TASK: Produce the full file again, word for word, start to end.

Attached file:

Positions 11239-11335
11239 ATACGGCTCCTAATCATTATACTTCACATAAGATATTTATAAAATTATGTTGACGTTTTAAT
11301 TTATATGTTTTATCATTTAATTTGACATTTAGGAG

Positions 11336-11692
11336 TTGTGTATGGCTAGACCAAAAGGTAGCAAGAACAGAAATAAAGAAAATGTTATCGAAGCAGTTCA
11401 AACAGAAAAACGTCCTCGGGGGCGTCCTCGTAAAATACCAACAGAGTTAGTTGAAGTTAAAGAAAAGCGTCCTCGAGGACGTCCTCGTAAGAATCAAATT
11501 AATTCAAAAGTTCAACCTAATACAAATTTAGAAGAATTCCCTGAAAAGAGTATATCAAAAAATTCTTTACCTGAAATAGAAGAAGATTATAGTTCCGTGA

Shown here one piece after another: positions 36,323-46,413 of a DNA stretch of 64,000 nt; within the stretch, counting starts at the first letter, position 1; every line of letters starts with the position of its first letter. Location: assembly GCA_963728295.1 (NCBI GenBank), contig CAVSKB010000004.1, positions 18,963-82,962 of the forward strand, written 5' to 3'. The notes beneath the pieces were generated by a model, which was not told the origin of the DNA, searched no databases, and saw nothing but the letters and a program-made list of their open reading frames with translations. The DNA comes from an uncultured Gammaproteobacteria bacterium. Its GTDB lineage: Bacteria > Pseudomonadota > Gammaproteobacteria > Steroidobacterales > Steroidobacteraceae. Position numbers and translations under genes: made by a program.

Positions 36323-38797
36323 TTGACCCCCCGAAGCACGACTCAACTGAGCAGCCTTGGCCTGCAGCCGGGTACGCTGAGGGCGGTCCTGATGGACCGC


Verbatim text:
Positions 11239-11335
11239 ATACGGCTCCTAATCATTATACTTCACATAAGATATTTATAAAATTATGTTGACGTTTTAAT
11301 TTATATGTTTTATCATTTAATTTGACATTTAGGAG

Positions 11336-11692
11336 TTGTGTATGGCTAGACCAAAAGGTAGCAAGAACAGAAATAAAGAAAATGTTATCGAAGCAGTTCA
11401 AACAGAAAAACGTCCTCGGGGGCGTCCTCGTAAAATACCAACAGAGTTAGTTGAAGTTAAAGAAAAGCGTCCTCGAGGACGTCCTCGTAAGAATCAAATT
11501 AATTCAAAAGTTCAACCTAATACAAATTTAGAAGAATTCCCTGAAAAGAGTATATCAAAAAATTCTTTACCTGAAATAGAAGAAGATTATAGTTCCGTGA

Shown here one piece after another: positions 36,323-46,413 of a DNA stretch of 64,000 nt; within the stretch, counting starts at the first letter, position 1; every line of letters starts with the position of its first letter. Location: assembly GCA_963728295.1 (NCBI GenBank), contig CAVSKB010000004.1, positions 18,963-82,962 of the forward strand, written 5' to 3'. The notes beneath the pieces were generated by a model, which was not told the origin of the DNA, searched no databases, and saw nothing but the letters and a program-made list of their open reading frames with translations. The DNA comes from an uncultured Gammaproteobacteria bacterium. Its GTDB lineage: Bacteria > Pseudomonadota > Gammaproteobacteria > Steroidobacterales > Steroidobacteraceae. Position numbers and translations under genes: made by a program.

Positions 36323-38797
36323 TTGACCCCCCGAAGCACGACTCAACTGAGCAGCCTTGGCCTGCAGCCGGGTACGCTGAGGGCGGTCCTGATGGACCGC